For more than six centuries, Frankfurt's destiny has been directed from the patrician houses on the Römerberg. Like most of his predecessors, the municipal leader lives above the Schwanenhalle, with a view of St. Paul's Church. The Römer is where the city councillors meet. Many offices reside here, and the civil registry office guarantees a wonderful ambience for weddings. In 1405, the city council purchased the buildings at the Römer from the merchant Kunz for "800 guldens of good Frankfurt currency in cash." Over the years, nine buildings and several inner courtyards have been added to form the present-day Römer complex. From the beginning the Römer had an importance that went beyond the city. Fifty-two pictures of the emperors in a splendid imperial hall bear witness to the election and coronation of German rulers, and can also be viewed by the public. The National Assembly was to meet here in 1848, but it was moved to St. Paul's Church because of space considerations. Until 1846, the Römer halls in the middle building served as halls for markets and fairs. Frankfurt's town hall suffered serious damage in the Second World War. Its reconstruction began in 1945, and it was reopened by Theodor Heuss in 1955. It was not until 1975 that the city restored the Römer's famous 3-gabled façade to its condition in 1897. In 2004, it was renovated, and a few statues and the "Frankofurtia" were given a new gold coating. The most famous landmark, however, is undoubtedly the Römer balcony, from which many famous people have waved to a cheering crowd.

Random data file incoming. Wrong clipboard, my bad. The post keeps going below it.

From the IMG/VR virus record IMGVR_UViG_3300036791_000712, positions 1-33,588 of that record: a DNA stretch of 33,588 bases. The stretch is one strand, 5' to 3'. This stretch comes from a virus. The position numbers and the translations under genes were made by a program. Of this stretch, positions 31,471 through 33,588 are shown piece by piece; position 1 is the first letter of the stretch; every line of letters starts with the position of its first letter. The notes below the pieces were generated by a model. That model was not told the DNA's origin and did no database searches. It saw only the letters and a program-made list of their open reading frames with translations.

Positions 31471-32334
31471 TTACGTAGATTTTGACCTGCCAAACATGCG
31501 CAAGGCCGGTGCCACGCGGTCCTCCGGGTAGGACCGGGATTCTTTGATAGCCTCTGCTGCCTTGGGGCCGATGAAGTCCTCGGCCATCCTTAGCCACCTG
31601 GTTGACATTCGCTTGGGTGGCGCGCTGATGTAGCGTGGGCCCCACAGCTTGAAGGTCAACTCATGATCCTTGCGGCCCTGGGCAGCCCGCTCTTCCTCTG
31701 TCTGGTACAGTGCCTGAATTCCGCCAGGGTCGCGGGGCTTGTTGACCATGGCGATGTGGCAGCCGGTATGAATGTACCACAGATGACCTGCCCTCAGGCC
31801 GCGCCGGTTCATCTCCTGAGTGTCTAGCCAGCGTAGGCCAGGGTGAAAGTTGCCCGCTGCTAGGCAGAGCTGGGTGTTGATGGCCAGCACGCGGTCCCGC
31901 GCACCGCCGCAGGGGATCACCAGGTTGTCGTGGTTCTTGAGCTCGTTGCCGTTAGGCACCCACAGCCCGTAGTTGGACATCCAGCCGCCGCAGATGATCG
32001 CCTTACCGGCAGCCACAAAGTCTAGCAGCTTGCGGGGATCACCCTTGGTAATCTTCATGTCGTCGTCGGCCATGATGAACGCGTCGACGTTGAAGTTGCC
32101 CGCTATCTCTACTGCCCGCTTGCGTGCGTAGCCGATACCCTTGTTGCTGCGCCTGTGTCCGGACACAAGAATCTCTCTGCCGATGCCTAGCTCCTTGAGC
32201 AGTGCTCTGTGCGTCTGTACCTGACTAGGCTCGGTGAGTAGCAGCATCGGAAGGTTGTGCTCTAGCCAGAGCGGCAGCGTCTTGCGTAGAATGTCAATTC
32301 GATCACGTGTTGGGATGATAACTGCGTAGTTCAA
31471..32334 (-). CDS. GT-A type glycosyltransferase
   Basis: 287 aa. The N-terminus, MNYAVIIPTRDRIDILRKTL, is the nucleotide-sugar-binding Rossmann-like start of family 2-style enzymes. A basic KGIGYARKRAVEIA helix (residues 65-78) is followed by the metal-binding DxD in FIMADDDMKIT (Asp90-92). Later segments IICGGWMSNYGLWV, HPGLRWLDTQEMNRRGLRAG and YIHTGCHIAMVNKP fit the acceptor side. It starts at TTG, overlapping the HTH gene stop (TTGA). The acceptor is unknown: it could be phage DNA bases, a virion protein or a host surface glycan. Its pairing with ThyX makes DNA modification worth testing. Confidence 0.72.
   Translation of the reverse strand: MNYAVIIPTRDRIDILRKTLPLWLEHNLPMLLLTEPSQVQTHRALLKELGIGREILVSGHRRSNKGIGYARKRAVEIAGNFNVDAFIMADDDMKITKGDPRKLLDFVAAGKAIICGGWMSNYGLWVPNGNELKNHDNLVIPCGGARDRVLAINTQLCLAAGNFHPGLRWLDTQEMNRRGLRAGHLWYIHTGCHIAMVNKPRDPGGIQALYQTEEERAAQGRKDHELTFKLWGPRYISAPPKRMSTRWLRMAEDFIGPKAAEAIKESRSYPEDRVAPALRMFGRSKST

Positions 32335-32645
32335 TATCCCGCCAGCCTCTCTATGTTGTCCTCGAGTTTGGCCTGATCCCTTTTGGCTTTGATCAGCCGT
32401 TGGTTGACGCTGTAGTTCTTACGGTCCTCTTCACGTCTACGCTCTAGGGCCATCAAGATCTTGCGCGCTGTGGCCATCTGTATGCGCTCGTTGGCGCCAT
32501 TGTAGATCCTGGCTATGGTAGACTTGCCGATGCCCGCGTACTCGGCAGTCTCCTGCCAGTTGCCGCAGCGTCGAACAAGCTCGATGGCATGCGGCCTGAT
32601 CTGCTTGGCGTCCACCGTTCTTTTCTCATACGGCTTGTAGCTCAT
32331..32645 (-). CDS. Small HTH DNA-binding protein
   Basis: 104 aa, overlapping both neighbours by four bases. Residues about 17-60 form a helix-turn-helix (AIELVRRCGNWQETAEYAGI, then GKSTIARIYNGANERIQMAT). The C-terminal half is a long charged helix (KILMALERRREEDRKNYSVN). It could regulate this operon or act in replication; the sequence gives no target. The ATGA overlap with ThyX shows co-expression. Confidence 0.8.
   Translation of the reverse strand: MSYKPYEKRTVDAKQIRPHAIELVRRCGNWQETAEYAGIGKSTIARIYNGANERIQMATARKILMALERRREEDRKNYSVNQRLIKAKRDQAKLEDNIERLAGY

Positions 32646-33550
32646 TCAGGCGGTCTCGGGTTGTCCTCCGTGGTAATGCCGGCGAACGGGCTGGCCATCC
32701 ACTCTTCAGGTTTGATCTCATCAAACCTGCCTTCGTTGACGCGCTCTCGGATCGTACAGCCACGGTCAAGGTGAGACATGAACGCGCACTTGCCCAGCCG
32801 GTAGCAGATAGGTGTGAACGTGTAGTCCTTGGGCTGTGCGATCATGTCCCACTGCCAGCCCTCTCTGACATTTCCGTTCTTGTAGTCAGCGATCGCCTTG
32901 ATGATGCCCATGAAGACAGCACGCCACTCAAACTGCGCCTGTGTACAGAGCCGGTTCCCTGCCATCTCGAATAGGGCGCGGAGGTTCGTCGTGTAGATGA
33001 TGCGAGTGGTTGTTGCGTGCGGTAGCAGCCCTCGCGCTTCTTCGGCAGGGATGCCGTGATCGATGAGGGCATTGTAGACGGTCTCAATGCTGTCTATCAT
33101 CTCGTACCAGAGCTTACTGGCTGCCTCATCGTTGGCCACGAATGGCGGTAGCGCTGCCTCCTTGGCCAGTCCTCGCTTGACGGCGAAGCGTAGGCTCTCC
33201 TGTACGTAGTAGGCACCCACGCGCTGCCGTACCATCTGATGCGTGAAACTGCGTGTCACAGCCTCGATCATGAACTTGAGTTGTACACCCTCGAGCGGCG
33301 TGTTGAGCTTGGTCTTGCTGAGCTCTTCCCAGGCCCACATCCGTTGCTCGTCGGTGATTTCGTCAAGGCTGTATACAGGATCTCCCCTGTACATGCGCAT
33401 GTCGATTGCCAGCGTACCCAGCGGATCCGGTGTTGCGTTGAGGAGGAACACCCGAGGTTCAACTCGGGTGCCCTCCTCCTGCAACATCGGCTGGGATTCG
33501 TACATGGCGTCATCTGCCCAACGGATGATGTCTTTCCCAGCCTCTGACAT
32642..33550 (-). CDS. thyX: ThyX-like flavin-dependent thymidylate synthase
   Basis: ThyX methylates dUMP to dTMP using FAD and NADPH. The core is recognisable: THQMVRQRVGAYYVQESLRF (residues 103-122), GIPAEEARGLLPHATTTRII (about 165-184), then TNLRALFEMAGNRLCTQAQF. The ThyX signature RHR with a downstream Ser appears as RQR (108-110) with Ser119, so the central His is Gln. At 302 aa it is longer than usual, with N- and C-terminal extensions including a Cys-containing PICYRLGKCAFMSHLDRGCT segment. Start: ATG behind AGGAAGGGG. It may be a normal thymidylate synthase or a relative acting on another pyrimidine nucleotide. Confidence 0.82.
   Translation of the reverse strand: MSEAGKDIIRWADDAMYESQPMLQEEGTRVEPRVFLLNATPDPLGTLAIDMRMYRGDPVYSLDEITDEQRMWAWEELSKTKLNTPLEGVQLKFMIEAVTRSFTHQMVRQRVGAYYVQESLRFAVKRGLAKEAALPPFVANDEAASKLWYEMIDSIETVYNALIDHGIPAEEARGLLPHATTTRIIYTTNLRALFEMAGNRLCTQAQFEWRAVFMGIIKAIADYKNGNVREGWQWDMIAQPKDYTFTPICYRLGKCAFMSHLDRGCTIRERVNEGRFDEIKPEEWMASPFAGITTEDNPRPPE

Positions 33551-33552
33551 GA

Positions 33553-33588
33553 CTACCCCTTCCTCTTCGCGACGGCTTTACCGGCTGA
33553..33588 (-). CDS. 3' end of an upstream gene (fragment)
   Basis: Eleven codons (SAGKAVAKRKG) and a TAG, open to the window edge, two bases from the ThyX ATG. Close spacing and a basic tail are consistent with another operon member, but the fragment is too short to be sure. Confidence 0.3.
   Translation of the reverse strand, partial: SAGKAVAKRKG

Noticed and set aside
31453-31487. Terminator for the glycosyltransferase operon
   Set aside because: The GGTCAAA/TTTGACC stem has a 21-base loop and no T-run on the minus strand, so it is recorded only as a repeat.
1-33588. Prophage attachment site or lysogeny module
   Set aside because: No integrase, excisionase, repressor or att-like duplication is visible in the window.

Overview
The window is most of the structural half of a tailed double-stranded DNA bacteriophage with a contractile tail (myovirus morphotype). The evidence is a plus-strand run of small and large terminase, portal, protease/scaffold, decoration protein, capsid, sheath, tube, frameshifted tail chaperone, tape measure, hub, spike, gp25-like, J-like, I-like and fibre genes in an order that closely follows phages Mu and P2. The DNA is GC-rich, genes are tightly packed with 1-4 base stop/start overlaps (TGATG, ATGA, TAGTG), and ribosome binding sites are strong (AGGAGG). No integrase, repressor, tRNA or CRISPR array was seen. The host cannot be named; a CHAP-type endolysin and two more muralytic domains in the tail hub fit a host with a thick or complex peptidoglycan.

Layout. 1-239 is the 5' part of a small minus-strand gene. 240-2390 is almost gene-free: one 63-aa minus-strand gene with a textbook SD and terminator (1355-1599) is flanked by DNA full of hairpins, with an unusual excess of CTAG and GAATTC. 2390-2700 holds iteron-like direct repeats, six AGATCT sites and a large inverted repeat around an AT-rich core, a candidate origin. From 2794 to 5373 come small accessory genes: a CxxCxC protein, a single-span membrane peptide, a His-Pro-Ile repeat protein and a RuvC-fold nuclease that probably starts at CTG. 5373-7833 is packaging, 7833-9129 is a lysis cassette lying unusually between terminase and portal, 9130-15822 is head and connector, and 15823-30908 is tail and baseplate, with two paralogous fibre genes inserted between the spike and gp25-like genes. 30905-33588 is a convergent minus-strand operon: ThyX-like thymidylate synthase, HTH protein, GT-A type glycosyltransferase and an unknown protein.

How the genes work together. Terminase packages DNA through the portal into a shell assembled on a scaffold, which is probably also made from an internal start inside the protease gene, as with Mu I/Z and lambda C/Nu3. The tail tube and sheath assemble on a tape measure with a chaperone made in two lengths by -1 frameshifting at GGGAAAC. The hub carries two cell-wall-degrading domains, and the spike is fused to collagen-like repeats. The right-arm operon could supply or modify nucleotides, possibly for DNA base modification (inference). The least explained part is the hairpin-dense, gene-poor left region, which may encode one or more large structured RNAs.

Main tower, Helaba Landesbank Hessen-Thüringen

The Main Tower:
A 56-story skyscraper that serves as headquarters for the Helaba Group
©2012 Helaba Landesbank Hessen-Thüringen.